Wednesday, January 6, 2021, was a day which shall live in infamy. It was a day on which the American Congress met for what should have been a mere formality — to certify the election of Joe Biden as the next President. Instead, Donald Trump and his supporters staged an insurrection by laying siege to the Capitol, vandalising it, attempting to seize election results physically and threatening the safety and lives of US Congressmen. When Franklin Roosevelt referred to December 7, 1941, as “a day which shall live in infamy,” America had been “suddenly and deliberately attacked” by an external enemy.
On Wednesday, American democracy was deliberately attacked by the sitting President of the United States. Through the day, Trump summoned his supporters and incited them to stage what can only be called an attempted coup, after having tried every legal avenue and appealing to every authority, including Vice President Mike Pence, to overturn the election results. “We will never concede,” Trump told his mob at a rally that morning and implored them to march to the Capitol. His lawyer Rudy Guiliani was explicit. “Let’s have a trial by combat,” he told the rally. As the mob marched to the Capitol, Trump summoned more of them. “Be there, will be wild,” he tweeted.
The US Congress has finally certified Biden as the winner of the November election. He will be inaugurated as President on January 20. That’s a relief. But the dangerous spectacle at the Capitol is a reminder of how fragile democracy is, even in the greatest democracy of the world. Democracy has to be protected and nurtured every day. It is not something that is just there and will always be. The incitement to violence against the Capitol and America’s representatives amounts to sedition; the attempt to violently overturn the election results and thus violate the Constitution and Congress amounts to treason. Donald Trump must be tried for both. The attack on democracy must not go unpunished. When democracy is so fragile and in such danger in what aspires to be the “shining city on the hill,” one shudders to think what could happen in lesser democracies, many of which are currently ruled by populist, racist, communal, authoritarian figures and regimes that have all climbed onto the dome of democracy through elections, only to hammer it down.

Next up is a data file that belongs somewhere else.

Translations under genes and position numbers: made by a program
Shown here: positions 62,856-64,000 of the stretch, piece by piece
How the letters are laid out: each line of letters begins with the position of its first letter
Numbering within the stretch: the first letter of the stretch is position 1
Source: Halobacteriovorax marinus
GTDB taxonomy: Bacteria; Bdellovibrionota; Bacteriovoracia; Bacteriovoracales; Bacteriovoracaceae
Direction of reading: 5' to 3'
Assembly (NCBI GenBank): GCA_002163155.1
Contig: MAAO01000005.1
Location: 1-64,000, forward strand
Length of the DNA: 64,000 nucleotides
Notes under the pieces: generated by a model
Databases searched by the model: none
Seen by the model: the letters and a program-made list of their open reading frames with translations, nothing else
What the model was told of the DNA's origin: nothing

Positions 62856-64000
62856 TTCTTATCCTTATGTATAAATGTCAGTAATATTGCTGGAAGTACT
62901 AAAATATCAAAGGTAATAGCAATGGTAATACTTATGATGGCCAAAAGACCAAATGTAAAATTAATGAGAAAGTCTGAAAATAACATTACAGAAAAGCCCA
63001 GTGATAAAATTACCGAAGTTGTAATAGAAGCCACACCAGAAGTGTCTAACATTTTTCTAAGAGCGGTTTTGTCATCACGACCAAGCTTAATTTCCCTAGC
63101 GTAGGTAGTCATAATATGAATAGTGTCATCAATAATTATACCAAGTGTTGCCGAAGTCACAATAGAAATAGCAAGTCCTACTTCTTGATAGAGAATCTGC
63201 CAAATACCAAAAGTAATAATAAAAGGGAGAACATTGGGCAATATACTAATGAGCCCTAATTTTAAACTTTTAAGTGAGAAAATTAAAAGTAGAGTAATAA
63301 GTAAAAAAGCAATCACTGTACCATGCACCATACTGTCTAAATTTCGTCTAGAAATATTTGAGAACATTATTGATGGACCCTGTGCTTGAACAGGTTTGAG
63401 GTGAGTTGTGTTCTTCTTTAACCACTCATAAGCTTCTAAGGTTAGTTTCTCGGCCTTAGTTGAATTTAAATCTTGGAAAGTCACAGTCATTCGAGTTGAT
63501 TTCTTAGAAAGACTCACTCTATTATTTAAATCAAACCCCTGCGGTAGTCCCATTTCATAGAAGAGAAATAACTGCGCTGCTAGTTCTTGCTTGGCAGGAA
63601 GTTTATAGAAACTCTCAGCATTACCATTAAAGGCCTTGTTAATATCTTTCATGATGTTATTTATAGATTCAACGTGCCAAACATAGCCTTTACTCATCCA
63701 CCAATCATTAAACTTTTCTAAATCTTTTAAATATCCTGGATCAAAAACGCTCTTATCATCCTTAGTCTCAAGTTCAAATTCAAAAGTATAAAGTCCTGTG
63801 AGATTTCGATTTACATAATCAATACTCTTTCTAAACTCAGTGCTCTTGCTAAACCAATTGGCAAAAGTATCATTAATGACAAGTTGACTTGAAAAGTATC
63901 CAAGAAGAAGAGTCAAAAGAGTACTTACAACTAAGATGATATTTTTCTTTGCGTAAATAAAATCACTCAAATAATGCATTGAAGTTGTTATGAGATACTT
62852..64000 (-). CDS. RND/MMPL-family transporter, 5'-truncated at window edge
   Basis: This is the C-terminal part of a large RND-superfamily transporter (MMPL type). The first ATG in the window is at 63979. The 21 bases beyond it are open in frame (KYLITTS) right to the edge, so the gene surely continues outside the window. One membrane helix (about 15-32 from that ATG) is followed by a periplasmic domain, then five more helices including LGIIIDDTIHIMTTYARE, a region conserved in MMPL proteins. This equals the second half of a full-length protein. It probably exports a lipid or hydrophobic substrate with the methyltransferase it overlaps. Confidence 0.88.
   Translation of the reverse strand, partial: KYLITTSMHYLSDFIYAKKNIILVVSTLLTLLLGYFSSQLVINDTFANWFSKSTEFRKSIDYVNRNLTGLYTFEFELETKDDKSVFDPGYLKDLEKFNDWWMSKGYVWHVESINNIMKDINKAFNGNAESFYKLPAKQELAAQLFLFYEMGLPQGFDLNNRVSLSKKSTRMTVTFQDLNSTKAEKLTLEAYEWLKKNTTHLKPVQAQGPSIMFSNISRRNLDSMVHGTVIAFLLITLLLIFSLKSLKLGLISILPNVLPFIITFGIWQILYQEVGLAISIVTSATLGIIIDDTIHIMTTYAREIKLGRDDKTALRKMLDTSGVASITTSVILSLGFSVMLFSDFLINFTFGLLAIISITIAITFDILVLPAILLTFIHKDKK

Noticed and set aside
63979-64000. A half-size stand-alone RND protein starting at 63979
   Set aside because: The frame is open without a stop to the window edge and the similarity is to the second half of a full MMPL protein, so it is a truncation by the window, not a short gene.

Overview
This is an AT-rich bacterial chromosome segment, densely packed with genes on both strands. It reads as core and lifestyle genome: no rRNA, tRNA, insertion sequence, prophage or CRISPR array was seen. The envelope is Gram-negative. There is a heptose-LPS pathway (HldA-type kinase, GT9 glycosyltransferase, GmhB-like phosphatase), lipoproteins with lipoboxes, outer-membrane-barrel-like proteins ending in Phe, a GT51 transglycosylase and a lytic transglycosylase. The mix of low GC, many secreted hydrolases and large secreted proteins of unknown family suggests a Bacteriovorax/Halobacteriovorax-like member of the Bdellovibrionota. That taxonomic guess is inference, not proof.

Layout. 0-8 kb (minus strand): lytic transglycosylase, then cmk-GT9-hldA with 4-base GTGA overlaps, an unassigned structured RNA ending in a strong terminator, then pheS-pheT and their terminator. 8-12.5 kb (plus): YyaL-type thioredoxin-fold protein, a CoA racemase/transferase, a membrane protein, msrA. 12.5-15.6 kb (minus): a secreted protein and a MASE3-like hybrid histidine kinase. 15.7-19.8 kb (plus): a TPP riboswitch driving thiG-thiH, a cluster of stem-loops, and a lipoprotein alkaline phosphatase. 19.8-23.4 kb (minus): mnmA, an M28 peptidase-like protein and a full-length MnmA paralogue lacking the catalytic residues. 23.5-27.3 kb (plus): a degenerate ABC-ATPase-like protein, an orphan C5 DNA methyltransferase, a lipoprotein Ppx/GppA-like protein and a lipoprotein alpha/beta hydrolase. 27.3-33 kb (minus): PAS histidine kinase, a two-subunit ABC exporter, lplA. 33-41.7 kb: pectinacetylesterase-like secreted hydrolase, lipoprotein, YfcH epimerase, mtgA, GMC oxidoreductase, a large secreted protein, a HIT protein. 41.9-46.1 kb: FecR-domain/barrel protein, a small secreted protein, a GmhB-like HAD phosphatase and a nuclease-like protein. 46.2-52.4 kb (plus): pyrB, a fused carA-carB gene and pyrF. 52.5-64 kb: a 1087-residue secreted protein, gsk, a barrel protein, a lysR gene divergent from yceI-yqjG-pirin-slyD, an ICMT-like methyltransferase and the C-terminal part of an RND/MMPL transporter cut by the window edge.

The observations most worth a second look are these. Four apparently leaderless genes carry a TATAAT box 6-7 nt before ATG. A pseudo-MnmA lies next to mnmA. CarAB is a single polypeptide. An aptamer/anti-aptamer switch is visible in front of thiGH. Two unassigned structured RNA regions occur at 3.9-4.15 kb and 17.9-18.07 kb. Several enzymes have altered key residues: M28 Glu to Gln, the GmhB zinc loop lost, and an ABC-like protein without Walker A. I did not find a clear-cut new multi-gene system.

None of what happened on Wednesday will have come as a surprise to those in the Republican Party. They aided and abetted Trump for four years. They must now decide whether the party will continue to be in the thrall of Trump and his support base for the sake of their own political careers or they will do right by American democracy.